Nigeria – October 6 2020

Siblings form new healthy memories despite childhood trauma

By Anne Kahura

The painful memories of abuse Oba* suffered as a child often sneak into his consciousness, no matter his frantic efforts to bury them.

The pain and anger is not as acute and overwhelming as it was before. The nurturing environment Oba has lived in for the last 12 years, as well as the therapy he received, has allowed him process and deal with his childhood trauma.

“Therapy helped me identify the burning emotions from my childhood,” says Oba. “I was able to talk about the hurt, anger and self-hate that controlled me.”

Oba’s troubles began when his parents separated. His mother moved him and his two younger brothers, Wasi* and Domi*, to live with her cousin in one of the bustling brothels in Lagos, Nigeria’s largest city. It was a terrifying place for a child and Oba says he saw a lot that is hard to forget.

“This was a dirty place with cigarette butts strewn all over the floor. My mother started abusing drugs soon after we moved in,” says Oba. “Instead of sending us to school during the day, she sent us to beg and fend for ourselves on the streets of Lagos.”

Oba and his siblings could only return at night to avoid disturbing their ‘auntie’ while she worked.

“When we came back to the brothel after a difficult day, dusty and dirty, we sat in the cluttered room - no one spoke to us,” recalls Oba. “I do not know how old I was, six may be seven, but I remember feeling irrelevant and invincible. As I grew older, I stopped waiting for my mother to change; it seemed that drugs and alcohol were more important to her. I told myself that I would be a footballer or an actor one day to change my family’s story.”

To make his hopes a reality, something had to change.

In 2008, child welfare officers from the state removed the three children from the care of their mother, and placed them with SOS Children’s Villages. In addition to the trauma of abuse and neglect, the children also suffered poor health and hygiene. Oba was eight years old, Wasi, five, and Domi, two.

“I was afraid of SOS because I did not know what would happen to us here,” says Oba. “I distanced myself from the other children in the family house and refused to engage with the SOS mother. I resented my own mother for the pain she had caused us, and my SOS mother only reminded me of her. My brothers were younger and more accommodating. I was sad and angry,” he explains.

Onifade Olubunmi, a social worker at the SOS Children’s Village helped Oba address his difficult past. “We keep in mind that most children and young people in need of alternative care have experienced traumatic episodes,” says Ms Olubunmi. “They need stability and to know that they are loved and that this is home for them.”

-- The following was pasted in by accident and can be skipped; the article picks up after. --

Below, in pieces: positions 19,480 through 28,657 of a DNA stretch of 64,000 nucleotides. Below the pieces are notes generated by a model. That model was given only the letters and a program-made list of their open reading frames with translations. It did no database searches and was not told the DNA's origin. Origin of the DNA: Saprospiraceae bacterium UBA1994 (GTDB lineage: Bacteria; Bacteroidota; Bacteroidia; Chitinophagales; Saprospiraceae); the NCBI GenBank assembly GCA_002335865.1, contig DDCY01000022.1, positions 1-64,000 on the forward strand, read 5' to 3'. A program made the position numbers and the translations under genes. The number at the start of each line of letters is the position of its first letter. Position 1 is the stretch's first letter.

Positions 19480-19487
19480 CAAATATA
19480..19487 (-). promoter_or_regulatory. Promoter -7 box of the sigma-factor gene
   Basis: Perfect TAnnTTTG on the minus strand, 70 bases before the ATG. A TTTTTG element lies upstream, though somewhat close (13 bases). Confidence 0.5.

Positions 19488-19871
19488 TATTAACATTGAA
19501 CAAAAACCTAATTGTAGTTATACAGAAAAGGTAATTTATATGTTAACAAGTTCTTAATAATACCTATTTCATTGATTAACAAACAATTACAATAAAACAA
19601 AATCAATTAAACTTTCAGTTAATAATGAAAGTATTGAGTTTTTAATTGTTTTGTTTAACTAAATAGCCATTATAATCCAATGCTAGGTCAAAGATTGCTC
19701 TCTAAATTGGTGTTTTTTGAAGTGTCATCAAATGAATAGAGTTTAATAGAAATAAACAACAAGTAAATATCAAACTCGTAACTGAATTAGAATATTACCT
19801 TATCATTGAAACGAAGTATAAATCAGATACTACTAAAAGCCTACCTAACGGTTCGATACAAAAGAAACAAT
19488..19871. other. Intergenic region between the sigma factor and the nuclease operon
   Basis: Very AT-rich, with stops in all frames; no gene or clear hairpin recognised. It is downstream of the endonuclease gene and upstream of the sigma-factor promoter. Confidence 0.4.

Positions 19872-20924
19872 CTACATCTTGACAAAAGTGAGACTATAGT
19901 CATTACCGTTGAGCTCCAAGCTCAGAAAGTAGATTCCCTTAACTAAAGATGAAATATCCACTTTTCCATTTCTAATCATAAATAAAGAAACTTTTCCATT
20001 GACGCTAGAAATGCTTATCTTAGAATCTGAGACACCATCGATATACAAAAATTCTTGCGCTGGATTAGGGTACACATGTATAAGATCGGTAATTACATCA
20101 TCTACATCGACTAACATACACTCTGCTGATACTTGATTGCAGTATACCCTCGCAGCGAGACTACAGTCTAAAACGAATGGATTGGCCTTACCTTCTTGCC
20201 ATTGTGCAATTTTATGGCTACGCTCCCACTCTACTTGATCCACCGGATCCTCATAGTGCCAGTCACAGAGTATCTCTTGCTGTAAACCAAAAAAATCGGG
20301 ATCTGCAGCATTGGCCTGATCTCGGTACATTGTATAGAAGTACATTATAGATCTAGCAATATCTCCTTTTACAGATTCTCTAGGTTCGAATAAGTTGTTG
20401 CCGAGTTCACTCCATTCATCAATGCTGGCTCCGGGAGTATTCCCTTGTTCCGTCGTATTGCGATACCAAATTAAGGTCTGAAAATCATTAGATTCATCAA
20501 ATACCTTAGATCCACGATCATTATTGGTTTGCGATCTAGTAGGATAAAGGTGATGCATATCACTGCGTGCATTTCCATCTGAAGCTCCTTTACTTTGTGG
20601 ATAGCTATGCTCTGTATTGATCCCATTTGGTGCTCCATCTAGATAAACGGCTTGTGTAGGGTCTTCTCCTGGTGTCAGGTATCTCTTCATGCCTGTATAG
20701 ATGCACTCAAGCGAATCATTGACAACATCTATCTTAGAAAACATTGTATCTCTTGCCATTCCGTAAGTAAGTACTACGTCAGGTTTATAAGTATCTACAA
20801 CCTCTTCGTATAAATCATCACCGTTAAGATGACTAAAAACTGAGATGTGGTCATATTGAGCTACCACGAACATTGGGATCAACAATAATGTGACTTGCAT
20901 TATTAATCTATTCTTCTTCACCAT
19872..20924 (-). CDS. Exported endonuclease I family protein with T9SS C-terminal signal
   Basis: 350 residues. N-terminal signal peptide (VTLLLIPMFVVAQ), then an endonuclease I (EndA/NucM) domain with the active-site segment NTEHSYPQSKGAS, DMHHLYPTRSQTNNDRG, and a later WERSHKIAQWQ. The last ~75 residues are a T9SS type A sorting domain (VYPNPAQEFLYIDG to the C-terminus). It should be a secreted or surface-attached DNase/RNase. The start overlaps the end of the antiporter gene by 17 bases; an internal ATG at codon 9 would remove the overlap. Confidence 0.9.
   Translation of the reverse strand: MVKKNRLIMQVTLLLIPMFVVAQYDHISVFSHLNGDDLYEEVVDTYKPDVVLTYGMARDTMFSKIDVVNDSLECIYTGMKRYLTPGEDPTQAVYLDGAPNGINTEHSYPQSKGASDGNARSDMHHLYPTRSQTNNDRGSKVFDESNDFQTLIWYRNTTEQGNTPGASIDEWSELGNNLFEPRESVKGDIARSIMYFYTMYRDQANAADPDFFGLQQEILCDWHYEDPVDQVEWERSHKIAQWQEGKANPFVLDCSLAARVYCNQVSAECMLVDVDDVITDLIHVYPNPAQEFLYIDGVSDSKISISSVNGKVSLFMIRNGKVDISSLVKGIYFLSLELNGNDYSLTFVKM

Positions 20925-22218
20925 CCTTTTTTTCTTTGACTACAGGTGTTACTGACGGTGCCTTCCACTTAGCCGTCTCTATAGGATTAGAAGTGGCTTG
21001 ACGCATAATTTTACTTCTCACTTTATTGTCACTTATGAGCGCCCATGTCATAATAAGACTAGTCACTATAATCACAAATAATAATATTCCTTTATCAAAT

In addition to a family-like environment that provides all their basic needs, Ms Olubunmi says it is critical that children receive psychological support.

“Childhood adversity leaves a deep-rooted mark on a child’s mental health,” says Ms Olubunmi. “It is very important to be healed from their traumatic experiences to enable them integrate successfully into society, to become productive adults. When trauma is not managed early, children develop low self-esteem, a damaged sense of self-worth and lifelong mental and physical struggles,” she explains.

Oba says the counselling sessions with Ms Olubunmi helped him to confront negative feelings for himself and others.

“The counsellor guided and encouraged me; she told me I deserved to be happy, to be successful and that I had a big role to play in life,” he says. “I was scared of mingling with the other people before because I thought they were better than me, and I lacked confidence. I was timid and shy.

“Dealing with my past has helped me change my mind about myself and about life,” he adds.

His change in outlook also helped improve his relationship with his SOS mother. “Once I understood what it means to love a child, to feel safe and to trust others, I felt happy to see someone take care of me perfectly like my own mother should,” says Oba.

Oba’s biological mother sometimes comes to the SOS village shouting and screaming that she wants her children back. “It takes calming her down, reassurance that we are doing well before she goes away,” says Oba. “She is my birth mother and I like that I know that, but I do not like how she causes a scene when she comes to visit us. I feel conflicted between pursuing a relationship with her, or avoiding one because I know it will only cause me pain.”

Attempts to support Oba’s mother through counselling to overcome substance abuse, and start an income generating activity have not borne fruit. She still struggles with addiction.

Now 20 years old, Oba is studying mechanical engineering at a technical school; Wasi, 17, is in high school and wants to be a robotics engineer, while Domi, 14, is in his first year of junior secondary school. They are gaining the knowledge and skills they need to break the cycle of poverty in their family.

They still attend therapy sessions occasionally, to address the lingering effects of their past.

“We consider ourselves extremely lucky that nothing bad happened to us on the streets or in the brothel,” says Oba. “But I feel there are many important experiences we missed that other children with caring parents enjoy. We are, however, blessed for the opportunity to create new healthy memories that will now shape our future.”

*Names changed to protect the privacy of the children.